Sam Kean explores the wonders of the magical building block of life: DNA. There are genes to explain crazy cat ladies, why other people have no fingerprints, and why some people survive nuclear bombs. Genes illuminate everything from JFK's bronze skin (it wasn't a tan) to Einstein's genius. Kean's vibrant storytelling once again makes science entertaining, explaining human history and whimsy while showing how DNA will influence our species' future.
A look inside the world of forensics examines the use of human cadavers in a wide range of endeavors, including research into new surgical procedures, space exploration, and a Tennessee human decay research facility.
A thrilling account of the worst cholera outbreak in Victorian London and a brilliant exploration of how Dr John Snow's solution revolutionised the way people think about disease, cities, science and the modern world. This is an endlessly fascinating and compelling account of the summer of 1854, from the microbial level to the macro-urban-theory level, including, most importantly, the human level.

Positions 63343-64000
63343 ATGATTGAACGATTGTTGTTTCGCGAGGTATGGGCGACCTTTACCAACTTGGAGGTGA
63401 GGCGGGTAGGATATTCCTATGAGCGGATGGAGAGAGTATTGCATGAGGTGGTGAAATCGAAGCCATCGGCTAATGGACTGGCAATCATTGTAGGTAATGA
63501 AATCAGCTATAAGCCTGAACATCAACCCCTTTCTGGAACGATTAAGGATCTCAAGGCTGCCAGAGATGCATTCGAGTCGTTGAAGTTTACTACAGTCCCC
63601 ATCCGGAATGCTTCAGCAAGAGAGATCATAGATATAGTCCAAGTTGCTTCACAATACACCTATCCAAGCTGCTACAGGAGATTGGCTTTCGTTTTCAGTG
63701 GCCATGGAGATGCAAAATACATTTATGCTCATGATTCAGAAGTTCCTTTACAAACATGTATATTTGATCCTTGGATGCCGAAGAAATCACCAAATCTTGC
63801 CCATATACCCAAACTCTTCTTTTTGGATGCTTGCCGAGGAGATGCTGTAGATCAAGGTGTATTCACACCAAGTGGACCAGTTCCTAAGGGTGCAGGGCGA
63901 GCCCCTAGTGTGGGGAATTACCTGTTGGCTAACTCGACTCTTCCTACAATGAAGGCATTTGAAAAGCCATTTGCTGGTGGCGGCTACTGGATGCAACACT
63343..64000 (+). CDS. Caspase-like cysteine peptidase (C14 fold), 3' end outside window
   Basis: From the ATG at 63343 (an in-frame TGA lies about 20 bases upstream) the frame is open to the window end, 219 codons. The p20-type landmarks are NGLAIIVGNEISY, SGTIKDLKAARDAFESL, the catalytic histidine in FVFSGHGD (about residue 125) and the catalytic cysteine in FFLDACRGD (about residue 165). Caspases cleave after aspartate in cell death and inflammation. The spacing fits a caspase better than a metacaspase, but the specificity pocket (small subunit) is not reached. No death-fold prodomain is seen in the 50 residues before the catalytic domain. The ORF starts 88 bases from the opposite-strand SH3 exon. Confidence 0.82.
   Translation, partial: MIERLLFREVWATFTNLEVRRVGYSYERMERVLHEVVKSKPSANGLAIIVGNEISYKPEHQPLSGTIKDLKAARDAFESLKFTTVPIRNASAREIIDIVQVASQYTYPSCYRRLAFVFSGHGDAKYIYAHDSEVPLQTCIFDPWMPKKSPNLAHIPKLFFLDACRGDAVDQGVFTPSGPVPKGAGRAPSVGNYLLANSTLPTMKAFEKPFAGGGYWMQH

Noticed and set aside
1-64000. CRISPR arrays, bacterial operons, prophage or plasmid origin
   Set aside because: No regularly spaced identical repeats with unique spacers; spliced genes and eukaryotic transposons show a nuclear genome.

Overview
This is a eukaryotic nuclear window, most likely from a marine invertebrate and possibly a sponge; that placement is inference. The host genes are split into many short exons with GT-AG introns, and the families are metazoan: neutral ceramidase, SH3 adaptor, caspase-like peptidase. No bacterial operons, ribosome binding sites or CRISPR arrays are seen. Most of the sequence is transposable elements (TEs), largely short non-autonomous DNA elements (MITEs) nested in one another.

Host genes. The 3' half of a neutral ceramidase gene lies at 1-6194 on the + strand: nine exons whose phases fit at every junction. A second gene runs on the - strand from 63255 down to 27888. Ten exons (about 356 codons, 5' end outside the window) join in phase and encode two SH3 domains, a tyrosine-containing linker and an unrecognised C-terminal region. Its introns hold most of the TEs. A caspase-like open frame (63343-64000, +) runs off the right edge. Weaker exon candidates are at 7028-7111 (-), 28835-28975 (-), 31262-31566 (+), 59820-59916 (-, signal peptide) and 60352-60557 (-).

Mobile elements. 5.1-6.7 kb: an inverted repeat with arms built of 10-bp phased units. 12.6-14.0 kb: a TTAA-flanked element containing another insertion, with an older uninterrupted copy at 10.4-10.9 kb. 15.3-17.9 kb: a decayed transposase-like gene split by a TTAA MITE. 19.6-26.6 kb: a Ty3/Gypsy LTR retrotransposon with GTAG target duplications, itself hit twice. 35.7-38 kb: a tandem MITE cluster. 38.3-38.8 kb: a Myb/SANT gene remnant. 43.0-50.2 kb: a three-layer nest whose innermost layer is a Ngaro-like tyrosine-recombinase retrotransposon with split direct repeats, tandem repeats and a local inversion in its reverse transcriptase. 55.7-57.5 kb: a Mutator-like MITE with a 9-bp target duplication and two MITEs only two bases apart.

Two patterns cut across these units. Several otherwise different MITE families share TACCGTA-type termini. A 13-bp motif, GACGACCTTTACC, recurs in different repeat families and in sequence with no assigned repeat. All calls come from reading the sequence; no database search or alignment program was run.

Charts the history, science, and cultural mythology of rabies, documenting how before its vaccine the disease caused fatal brain infections and sparked the creations of monsters, including werewolves, vampires and zombies.
Her name was Henrietta Lacks, but scientists know her as HeLa. She was a poor black tobacco farmer whose cells--taken without her knowledge in 1951--became one of the most important tools in medicine, vital for developing the polio vaccine, cloning, gene mapping, and more. Henrietta's cells have been bought and sold by the billions, yet she remains virtually unknown, and her family can't afford health insurance. This phenomenal New York Times bestseller tells a riveting story of the collision between ethics, race, and medicine; of scientific discovery and faith healing; and of a daughter consumed with questions about the mother she never knew.